Zebra and quagga mussels have separate sexes and eggs are expelled by females to be fertilized outside of the body by males, usually in the spring or summer. The microscopic larvae, called veligers, emerge within 3-5 days and are free swimming for up to a
month, being dispersed by water flow.
After this time the veligers search for an attachment site, and metamorphosis and secretion
of the adult shell begins. The mussels
may reach maturity in the first year, but the second year is more usual.
A fully mature female mussel is capable of producing up to one million eggs per season. These non-native mussels are filter feeders and each mature adult is capable of filtering
at least one litre of water per day, removing plankton, algae, and even their own veligers. Any undesirable matter is ejected as pseudofeces.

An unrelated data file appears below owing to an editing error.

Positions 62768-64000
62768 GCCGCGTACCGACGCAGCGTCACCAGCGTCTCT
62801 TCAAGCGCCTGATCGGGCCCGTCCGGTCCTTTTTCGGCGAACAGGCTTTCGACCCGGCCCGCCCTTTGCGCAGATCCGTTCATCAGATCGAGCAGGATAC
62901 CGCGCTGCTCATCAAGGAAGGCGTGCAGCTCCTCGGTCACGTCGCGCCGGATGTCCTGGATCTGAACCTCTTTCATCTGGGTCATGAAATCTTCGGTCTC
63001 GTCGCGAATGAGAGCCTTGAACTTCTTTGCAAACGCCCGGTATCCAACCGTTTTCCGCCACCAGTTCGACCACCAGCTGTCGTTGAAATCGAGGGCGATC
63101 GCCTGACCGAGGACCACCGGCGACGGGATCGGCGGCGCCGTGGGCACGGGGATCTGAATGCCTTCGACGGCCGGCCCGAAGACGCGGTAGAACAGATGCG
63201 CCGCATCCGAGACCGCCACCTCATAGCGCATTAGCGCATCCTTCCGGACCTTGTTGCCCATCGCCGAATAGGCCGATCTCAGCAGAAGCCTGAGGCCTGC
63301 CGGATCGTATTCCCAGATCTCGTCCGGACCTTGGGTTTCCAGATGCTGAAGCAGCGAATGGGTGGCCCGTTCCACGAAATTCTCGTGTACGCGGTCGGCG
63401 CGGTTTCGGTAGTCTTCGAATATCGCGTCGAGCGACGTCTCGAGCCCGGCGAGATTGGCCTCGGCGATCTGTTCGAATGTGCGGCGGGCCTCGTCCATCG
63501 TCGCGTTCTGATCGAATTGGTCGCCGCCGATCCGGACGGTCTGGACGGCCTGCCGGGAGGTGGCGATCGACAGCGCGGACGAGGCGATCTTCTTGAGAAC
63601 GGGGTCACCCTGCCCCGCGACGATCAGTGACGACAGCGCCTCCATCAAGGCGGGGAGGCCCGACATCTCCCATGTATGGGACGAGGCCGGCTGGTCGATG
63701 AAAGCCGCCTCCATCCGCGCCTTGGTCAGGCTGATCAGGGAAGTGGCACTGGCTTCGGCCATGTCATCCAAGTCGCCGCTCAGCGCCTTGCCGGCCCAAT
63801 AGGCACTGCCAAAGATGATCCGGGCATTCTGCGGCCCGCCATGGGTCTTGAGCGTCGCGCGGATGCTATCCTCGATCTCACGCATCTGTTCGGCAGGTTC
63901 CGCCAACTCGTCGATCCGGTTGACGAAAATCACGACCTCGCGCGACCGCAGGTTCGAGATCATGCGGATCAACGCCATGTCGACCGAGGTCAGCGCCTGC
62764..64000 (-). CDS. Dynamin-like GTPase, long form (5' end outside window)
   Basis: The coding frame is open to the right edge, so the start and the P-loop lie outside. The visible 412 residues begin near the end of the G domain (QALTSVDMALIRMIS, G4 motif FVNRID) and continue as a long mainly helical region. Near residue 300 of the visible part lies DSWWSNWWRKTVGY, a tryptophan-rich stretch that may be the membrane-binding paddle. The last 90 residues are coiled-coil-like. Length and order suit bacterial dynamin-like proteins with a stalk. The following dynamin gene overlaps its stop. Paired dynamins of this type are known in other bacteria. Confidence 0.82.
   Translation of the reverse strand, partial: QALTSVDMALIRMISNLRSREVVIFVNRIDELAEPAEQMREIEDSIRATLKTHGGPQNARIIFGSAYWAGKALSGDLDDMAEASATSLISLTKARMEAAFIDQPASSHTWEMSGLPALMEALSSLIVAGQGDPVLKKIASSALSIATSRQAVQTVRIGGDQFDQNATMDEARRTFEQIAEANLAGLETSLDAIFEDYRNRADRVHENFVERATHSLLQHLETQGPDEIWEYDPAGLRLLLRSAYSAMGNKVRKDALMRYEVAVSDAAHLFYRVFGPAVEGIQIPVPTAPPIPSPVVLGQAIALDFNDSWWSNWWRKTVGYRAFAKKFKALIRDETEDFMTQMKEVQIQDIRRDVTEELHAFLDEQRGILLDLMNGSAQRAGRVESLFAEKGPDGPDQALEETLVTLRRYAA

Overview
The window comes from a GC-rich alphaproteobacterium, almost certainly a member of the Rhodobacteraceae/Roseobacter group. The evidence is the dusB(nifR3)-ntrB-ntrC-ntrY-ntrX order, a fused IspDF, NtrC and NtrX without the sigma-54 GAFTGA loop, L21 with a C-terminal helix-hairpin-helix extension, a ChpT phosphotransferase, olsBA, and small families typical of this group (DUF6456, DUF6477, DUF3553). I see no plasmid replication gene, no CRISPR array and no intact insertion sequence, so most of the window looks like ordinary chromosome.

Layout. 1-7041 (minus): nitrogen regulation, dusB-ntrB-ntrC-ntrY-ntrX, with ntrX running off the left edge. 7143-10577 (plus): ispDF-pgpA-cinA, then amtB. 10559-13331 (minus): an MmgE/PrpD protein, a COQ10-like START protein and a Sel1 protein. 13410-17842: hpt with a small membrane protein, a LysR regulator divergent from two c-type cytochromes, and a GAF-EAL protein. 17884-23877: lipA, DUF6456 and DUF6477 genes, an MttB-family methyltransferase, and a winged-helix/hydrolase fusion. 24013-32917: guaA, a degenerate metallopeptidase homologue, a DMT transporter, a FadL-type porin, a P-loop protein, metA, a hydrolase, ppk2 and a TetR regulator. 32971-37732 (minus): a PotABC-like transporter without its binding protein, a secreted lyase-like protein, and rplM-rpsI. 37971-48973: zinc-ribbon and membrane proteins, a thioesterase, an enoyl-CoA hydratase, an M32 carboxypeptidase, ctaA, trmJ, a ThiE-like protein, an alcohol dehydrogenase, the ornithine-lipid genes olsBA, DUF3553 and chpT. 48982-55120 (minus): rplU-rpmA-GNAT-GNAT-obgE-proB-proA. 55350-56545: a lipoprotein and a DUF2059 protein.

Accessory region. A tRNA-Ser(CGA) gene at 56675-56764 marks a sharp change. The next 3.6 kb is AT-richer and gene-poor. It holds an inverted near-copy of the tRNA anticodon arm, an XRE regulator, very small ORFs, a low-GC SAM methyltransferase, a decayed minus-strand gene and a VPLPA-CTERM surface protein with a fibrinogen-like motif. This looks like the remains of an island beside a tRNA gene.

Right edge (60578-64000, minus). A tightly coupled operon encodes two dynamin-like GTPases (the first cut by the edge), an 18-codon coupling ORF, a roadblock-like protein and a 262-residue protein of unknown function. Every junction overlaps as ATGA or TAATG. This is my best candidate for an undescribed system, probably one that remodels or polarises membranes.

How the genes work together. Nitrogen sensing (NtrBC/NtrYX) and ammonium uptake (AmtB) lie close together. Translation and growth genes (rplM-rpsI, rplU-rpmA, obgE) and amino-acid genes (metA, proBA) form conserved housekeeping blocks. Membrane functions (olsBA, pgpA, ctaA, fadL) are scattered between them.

Filtering by these mussels increases
water transparency and light penetration, decreased organic matter, and increased concentrations of ammonia, nitrates, and
phosphates. Only certain algal species are consumed - cyanobacteria are not - leading to toxic algal blooms, which deplete the oxygen in the water, killing fish and plants